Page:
Billy Broccoli is determined that moving to a new neighborhood and a new school is the wrong thing to do, especially when the school bully lives next door! Just when he thinks nothing can be worse, Billy discovers a teenage ghost with a whole lot of attitude living in his bedroom closet! Billy Broccoli definitely doesn¿t want his own personal ghost! When Rod, the obnoxious school bully, zeros in on Billy as his next target at school, ¿The Hoove ¿ and Billy must work together and come up with a plan to get even.I enjoyed reading Ghost Buddy. It¿s a fast pass story with funny twists and turns and even an unexpected outcome. This is the first book in a new series for Winkler and Oliver so we can expect more adventures and complications that make life interesting for the friendship of Billy Broccoli and his buddy ¿The Hoove.¿
mountie9 on LibraryThing More than 1 year ago
Jake's Review: This book is a little too boring and I think its for younger kids than me. I also don't like books with Ghost's in them (mom's note: um Jake you have 10 goosebumps books). Ok mom I just don't want to read this book. Do I have to read it?Jake's Rating: 4/10Mom's Review: The Fonz co-wrote this -- I know I am a nerd, but I think that is pretty cool. I agree with Jake it is definitely more suited for a younger audience (he is 10). So I didn't make Jake finish the book since there is nothing worse than being forced to read something you don't like (Hello Canadian public schools 12 year old kids HATE Margaret Laurence's The Stone Angel -- it is dull and depressing). I thought it was a funny story that was fast paced and not at all boring. Good moral lessons thrown in, without being too obvious. Billy is a likeable kid that most middle grade boys can relate to. These books will definitely be in high use at most school and public libraries. I even laughed out loud a couple of times!Mom's Rating: 8/10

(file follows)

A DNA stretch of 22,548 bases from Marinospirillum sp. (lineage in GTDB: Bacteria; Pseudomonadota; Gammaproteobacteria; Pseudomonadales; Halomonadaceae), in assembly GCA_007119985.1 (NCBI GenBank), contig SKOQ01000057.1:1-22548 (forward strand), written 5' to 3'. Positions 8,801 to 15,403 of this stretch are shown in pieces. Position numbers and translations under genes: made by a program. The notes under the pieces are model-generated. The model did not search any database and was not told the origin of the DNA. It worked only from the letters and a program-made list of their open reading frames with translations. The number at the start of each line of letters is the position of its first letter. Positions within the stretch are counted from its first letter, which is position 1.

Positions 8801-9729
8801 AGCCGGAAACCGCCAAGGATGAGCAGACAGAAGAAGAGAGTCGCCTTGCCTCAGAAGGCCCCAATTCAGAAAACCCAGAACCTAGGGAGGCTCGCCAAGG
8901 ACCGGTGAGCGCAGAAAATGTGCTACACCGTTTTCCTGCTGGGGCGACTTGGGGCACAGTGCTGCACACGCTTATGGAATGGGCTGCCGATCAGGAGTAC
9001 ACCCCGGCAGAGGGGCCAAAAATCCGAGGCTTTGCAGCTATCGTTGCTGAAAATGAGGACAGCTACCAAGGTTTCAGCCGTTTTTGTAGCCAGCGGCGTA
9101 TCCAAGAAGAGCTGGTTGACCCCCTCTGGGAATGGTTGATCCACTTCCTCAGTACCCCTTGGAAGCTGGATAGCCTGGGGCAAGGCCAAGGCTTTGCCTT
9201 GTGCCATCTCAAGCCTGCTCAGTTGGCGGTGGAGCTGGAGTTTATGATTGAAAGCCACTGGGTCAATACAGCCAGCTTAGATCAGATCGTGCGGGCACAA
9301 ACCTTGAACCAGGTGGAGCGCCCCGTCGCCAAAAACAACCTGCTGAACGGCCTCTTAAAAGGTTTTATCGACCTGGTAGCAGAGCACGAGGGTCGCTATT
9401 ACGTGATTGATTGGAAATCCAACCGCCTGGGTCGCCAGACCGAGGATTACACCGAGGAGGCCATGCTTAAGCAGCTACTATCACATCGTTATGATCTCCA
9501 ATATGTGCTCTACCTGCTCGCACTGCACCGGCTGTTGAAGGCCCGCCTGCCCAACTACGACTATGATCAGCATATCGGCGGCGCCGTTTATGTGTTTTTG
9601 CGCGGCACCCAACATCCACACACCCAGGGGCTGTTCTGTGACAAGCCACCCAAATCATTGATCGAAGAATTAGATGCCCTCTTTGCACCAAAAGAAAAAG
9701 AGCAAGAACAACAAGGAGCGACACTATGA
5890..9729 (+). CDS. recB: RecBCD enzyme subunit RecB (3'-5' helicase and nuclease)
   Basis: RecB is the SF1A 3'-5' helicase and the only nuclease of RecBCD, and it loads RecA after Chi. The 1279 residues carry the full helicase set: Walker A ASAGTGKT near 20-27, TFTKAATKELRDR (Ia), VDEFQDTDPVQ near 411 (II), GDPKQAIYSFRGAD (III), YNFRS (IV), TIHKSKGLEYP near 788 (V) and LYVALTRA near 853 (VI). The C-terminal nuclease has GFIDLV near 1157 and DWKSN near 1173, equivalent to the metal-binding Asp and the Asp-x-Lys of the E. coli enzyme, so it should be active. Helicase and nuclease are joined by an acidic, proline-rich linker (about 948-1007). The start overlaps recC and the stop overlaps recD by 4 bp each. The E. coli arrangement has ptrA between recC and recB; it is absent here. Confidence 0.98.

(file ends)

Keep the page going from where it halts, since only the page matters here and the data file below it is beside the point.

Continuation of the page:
JackieBlem on LibraryThing More than 1 year ago
Henry Winkler and Lin Oliver have had a smashing success with their Hank Zipper series (17 books!), but now they are trying out a new series called Ghost Buddy. It stars Billy Broccoli, eleven gong on twelve, about to start junior high, and moving into a big new house with his mother and his new step-dad and step-sister who is a year older than him. And to top it all off, his new bedroom is haunted! By the 14 year old spirit of Hoover Porterhouse, a student ghost who has failed to "move up" because he hasn't been very good at helping people (a MUST for moving up). At first it seems like a terrible thing to be roomies with a ghost, but it does seem that "The Hoove" could help him gain some confidence (including some "Fonzieish" type social coaching), and maybe get even with the next door bully who has made his life miserable since his toe first hit the ground at the new house. This story moves along nicely, has plenty of humor and even a good lesson or two thrown in. I don't see any reason why this series won't be just as successful as their first.
IanWood More than 1 year ago